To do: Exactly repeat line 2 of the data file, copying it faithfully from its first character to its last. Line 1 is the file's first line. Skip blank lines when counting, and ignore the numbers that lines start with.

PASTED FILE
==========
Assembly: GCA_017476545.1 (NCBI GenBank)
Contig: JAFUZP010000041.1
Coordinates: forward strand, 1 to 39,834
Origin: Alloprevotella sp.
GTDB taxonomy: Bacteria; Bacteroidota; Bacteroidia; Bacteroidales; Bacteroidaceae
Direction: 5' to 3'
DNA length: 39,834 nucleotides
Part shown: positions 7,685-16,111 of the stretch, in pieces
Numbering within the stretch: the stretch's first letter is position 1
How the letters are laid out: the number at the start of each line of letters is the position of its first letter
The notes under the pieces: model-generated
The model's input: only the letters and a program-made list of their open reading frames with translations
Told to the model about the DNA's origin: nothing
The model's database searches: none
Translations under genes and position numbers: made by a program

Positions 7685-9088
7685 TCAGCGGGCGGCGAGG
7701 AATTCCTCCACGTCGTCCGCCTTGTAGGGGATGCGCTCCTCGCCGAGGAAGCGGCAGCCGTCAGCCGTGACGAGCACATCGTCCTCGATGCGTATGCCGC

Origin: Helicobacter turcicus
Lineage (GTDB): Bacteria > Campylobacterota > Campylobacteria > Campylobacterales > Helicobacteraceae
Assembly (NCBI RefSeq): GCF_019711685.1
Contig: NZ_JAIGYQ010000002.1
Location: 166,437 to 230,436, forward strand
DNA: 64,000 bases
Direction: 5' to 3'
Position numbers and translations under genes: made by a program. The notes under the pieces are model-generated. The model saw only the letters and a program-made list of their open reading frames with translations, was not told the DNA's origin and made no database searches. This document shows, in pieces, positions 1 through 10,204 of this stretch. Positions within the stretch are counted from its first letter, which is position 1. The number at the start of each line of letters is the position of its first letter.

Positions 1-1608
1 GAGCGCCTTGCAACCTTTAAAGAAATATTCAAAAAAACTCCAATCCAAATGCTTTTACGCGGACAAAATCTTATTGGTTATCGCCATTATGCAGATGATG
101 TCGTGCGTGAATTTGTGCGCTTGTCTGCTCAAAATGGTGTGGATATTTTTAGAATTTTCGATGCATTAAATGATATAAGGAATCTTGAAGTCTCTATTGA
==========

Contig: JAFUZP010000041.1